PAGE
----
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Summer is the perfect time to build up your resume with an internship. Not only does an internship add valuable work experience to your resume, it is also a great way to get your foot in the door to a company where you’d love to work. Since the majority of entry-level hires at large corporations are former interns and internships are the new entry-level job, an internships are now a crucial part of the college or high school experience. We interviewed Tom Barry, a counselor with CollegeWise, about finding a summer internship and making a great impression with potential employers.
What are the best places to find summer internships?
There are a few different places to start when it comes to looking for summer internships. Of course, you can check out some of the job boards at school or look into companies or organizations in your area to see if they have anything available for high school students. Or you can seek out programs like Summer Search that match students with internship opportunities in certain cities and then provide them housing and support while they’re there. But there’s also no replacement for people who already know you, so tapping into your parents and family are always a good start, and you don’t want to rule out those connections just because their careers might not be first and foremost in your mind at the moment.
How can applicants stand out against the competition?
So when you first meet with a prospective employer, whether it’s in a face-to-face interview, a group discussion, or an introductory phone call, remember be a person first. Interns aren’t usually expected to pitch big ideas or stay up late for client meetings. But that doesn’t mean you can’t leave a valuable impression with those first interactions, and those impressions matter. So be a person that others want to help. Be on time and courteous with the receptionist in the office or the person answering the phone. Thank people, both verbally and in a follow-up email, for the opportunity and time they took to meet with you. In much the same way that you don’t want to close doors on fields that might seem only tangential to what you think you want to do, don’t view the people you encounter along the way simply as resources for your own professional gain.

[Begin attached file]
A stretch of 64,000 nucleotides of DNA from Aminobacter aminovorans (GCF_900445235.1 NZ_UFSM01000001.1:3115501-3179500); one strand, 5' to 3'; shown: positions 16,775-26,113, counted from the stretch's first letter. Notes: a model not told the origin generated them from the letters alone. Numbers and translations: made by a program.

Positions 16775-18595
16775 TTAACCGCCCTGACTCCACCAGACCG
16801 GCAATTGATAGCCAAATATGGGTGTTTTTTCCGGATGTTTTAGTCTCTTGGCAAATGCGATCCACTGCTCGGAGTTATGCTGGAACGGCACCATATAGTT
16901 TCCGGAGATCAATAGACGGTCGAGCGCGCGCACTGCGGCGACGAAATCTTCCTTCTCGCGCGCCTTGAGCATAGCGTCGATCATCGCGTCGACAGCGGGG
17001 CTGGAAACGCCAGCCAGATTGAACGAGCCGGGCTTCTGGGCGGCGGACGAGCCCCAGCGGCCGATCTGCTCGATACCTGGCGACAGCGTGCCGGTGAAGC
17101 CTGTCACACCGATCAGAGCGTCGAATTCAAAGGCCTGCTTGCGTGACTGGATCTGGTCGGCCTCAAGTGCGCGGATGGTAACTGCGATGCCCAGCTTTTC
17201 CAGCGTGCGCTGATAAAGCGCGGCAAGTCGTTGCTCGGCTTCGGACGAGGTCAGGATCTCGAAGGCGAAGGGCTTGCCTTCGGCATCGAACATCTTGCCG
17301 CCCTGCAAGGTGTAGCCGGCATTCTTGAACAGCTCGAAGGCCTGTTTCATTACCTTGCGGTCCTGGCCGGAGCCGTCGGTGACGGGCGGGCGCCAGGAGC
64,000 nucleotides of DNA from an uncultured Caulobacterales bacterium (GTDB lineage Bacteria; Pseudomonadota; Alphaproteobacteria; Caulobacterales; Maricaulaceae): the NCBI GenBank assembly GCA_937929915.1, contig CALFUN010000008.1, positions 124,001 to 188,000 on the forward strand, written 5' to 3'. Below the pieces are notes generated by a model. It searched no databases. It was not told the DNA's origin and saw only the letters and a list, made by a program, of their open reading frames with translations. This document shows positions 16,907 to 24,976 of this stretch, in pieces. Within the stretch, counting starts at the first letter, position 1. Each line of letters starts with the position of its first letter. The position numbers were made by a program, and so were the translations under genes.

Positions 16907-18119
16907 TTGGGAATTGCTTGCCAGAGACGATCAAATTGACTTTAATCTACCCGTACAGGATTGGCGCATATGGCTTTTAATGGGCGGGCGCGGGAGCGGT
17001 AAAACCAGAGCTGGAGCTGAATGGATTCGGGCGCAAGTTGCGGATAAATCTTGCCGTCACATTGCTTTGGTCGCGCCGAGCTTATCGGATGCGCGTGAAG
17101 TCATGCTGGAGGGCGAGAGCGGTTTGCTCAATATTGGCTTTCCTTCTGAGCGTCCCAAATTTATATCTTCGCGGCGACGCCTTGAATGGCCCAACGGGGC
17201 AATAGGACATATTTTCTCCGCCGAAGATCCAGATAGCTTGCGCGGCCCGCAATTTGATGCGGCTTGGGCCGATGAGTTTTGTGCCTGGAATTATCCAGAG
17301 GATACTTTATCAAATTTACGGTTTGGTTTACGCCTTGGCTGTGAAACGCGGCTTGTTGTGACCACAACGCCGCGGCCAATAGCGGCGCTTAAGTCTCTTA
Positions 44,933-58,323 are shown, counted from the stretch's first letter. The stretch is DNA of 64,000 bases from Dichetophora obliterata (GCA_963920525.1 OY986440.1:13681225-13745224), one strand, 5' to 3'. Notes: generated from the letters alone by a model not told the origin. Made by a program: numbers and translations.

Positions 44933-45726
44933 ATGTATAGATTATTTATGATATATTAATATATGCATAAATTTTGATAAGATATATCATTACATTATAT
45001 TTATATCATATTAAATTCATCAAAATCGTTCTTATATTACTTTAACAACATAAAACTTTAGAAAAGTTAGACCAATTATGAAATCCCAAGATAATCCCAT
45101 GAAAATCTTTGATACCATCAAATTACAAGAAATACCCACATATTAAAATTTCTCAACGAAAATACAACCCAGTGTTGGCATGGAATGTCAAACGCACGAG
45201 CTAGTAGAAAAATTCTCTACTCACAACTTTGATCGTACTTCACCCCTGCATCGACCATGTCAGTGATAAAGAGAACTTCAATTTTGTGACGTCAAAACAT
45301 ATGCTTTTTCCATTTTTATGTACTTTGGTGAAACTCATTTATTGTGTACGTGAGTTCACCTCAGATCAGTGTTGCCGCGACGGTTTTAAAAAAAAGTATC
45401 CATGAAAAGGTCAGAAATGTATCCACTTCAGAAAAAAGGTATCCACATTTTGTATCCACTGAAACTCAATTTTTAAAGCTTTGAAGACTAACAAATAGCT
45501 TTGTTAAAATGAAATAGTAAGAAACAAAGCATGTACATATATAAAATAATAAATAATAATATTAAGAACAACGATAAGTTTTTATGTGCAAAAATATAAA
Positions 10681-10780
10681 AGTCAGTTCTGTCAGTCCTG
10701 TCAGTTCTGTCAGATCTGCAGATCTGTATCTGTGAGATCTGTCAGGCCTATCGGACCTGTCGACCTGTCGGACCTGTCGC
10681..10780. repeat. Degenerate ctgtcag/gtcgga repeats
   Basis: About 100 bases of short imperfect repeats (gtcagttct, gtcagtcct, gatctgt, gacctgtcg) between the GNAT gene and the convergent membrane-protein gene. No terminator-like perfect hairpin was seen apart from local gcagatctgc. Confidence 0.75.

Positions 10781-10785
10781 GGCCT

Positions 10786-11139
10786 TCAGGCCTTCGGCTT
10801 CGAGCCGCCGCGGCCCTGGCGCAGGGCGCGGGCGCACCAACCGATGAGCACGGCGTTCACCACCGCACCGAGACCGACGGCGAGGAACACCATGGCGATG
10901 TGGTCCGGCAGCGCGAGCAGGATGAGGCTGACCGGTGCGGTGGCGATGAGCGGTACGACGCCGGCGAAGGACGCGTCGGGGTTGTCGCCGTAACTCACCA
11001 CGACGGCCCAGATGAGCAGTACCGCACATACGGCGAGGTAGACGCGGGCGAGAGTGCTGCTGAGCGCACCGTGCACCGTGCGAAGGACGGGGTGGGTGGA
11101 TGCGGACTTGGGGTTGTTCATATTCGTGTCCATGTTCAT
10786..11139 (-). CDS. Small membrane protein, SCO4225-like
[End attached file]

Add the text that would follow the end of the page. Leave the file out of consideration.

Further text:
Any tips for making a great first impression during one’s internship? What should students and recent graduates do to ensure that an internship turns into a job offer?
Working hard and doing a good job always pay off, whether you’re a high-powered CEO or a summer intern who is only around for a few weeks. Just last year, I had a student take tip number two and reach out to several college professors they’d never met to see if there were any opportunities to help out in a lab over the summer. They showed up on time, asked questions, did good work, and the short-term internship turned into a paid, part-time position a few days a week during the school year. And this summer, they’ll be getting paid even more, working full time on a research vessel studying dolphins off the coast of Portugal alongside a crew of mostly grad students and post-docs. Now how many high school seniors can say that?!
For help navigating college admissions and applications, check out CollegeWise.com.